Embedded tweet edited? Twitter will tell you now
- Twitter announced in April this year that it would introducing the edit feature to tweets
- The site will show a notification that a tweet has been embedded
- Twitter is currently embroiled in a lawsuit with billionaire Elon Musk over his refusal to buy the company
Twitter has been working on a slew of features for its users, the most requested being the edit feature. Now, the social media company seems to be working towards it, with an app researcher discovering how an edited tweet will look like when its embedded on a website.
Jane Machung Wong found that if a tweet is edited after being embedded on a site, the old version is not replaced. Instead, Twitter pushes a notification underneath the unedited tweet saying, "There's a new version of this Tweet."
The 'update' notification seems like a sound way to let users on a website know that they're looking at an older version of something. However, on the flip side, if a user wants to find out what's in the updated version, they have no way of knowing unless they actually open the tweet, taking them off the site.
Since Twitter announced the edit feature in April, the micro-blogging site said that paid users of its platform would gain priority access to such services, in "the coming months." The paid tier, called Twitter Blue, released in Canada and Australia initially last year, setting users back $3.49CAD and $4.49AUD a month, respectively.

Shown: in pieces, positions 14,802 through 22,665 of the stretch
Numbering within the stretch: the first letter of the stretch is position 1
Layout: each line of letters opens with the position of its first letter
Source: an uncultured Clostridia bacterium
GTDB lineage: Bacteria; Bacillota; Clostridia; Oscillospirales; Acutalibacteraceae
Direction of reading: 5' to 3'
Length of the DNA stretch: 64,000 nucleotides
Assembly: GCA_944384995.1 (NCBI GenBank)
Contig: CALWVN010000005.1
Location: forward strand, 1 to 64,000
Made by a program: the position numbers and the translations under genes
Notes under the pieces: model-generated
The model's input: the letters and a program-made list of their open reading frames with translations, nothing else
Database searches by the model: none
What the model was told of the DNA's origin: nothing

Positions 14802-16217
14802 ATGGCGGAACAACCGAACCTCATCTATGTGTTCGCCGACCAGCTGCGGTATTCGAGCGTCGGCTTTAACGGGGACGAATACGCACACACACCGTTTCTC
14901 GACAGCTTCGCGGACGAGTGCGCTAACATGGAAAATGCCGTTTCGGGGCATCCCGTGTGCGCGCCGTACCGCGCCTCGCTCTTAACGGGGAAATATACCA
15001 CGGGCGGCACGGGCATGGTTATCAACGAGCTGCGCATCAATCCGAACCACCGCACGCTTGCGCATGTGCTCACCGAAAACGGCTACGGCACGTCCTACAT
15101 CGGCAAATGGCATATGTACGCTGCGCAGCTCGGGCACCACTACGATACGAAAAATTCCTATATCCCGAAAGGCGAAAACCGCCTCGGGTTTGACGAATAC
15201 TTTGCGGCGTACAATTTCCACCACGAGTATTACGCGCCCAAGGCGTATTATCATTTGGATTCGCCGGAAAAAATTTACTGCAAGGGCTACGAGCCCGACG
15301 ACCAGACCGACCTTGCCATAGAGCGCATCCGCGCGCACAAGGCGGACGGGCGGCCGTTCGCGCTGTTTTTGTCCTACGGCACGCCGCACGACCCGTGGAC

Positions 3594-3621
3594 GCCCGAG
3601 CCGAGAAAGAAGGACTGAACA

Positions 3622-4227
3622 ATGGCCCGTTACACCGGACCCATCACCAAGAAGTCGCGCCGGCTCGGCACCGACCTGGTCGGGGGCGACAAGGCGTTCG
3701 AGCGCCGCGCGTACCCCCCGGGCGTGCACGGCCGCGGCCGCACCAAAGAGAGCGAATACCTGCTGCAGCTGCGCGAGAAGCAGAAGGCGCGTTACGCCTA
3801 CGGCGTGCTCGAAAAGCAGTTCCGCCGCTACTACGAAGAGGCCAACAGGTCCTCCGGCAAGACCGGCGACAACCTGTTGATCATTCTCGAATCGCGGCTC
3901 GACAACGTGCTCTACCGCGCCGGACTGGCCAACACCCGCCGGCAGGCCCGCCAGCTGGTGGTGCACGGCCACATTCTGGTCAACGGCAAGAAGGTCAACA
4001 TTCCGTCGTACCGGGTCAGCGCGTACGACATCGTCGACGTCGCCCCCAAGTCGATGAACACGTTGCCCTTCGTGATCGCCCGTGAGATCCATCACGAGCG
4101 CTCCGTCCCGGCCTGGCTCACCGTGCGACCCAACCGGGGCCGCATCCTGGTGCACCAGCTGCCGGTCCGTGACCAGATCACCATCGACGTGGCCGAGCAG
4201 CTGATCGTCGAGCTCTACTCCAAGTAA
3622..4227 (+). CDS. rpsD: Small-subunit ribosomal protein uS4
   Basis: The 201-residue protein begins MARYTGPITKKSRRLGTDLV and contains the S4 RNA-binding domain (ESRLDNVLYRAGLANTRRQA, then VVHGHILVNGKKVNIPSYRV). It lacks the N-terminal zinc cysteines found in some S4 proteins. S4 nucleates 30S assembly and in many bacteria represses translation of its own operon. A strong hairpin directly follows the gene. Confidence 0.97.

In the past few months, Twitter has been working on a bunch of new features even as the company has gone into crisis mode, as tech jobs dwindle, Silicon Valley faces the brunt of the incoming recession and the mess with Elon Musk.
Twitter has been combating declining share prices, lowered quarter revenue and most recently, Musk's termination of the $44 billion deal to buy the social media company. In their second quarter earnings call, Twitter accused the tech billionaire of creating "uncertainty", which in turn had prompted uncertainty amongst advertisers as to how the founder of SpaceX would change the space with his takeover.
Musk backed out of the $44 billion Twitter deal in July this year citing the social media platform's "spam bot" problem. According to him, the company had failed to adequately provide information on number of spam or bot accounts on the platform.